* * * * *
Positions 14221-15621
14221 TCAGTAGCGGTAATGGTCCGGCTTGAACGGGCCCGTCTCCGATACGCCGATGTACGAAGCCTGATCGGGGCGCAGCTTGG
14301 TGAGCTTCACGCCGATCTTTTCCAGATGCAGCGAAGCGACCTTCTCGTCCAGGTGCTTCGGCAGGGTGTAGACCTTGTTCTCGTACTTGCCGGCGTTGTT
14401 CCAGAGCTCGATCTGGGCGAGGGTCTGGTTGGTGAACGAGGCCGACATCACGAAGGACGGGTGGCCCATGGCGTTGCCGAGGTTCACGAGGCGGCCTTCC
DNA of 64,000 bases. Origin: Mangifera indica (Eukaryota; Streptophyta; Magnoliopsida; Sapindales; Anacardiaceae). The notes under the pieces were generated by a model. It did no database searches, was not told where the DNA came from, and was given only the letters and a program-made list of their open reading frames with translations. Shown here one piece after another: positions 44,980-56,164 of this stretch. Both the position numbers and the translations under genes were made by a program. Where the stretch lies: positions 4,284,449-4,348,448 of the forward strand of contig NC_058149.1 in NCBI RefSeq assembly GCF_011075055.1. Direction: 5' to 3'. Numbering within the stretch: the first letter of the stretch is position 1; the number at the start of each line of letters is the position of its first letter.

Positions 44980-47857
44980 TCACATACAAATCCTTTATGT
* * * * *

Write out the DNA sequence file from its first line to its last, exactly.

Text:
Positions 14221-15621
14221 TCAGTAGCGGTAATGGTCCGGCTTGAACGGGCCCGTCTCCGATACGCCGATGTACGAAGCCTGATCGGGGCGCAGCTTGG
14301 TGAGCTTCACGCCGATCTTTTCCAGATGCAGCGAAGCGACCTTCTCGTCCAGGTGCTTCGGCAGGGTGTAGACCTTGTTCTCGTACTTGCCGGCGTTGTT
14401 CCAGAGCTCGATCTGGGCGAGGGTCTGGTTGGTGAACGAGGCCGACATCACGAAGGACGGGTGGCCCATGGCGTTGCCGAGGTTCACGAGGCGGCCTTCC
DNA of 64,000 bases. Origin: Mangifera indica (Eukaryota; Streptophyta; Magnoliopsida; Sapindales; Anacardiaceae). The notes under the pieces were generated by a model. It did no database searches, was not told where the DNA came from, and was given only the letters and a program-made list of their open reading frames with translations. Shown here one piece after another: positions 44,980-56,164 of this stretch. Both the position numbers and the translations under genes were made by a program. Where the stretch lies: positions 4,284,449-4,348,448 of the forward strand of contig NC_058149.1 in NCBI RefSeq assembly GCF_011075055.1. Direction: 5' to 3'. Numbering within the stretch: the first letter of the stretch is position 1; the number at the start of each line of letters is the position of its first letter.

Positions 44980-47857
44980 TCACATACAAATCCTTTATGT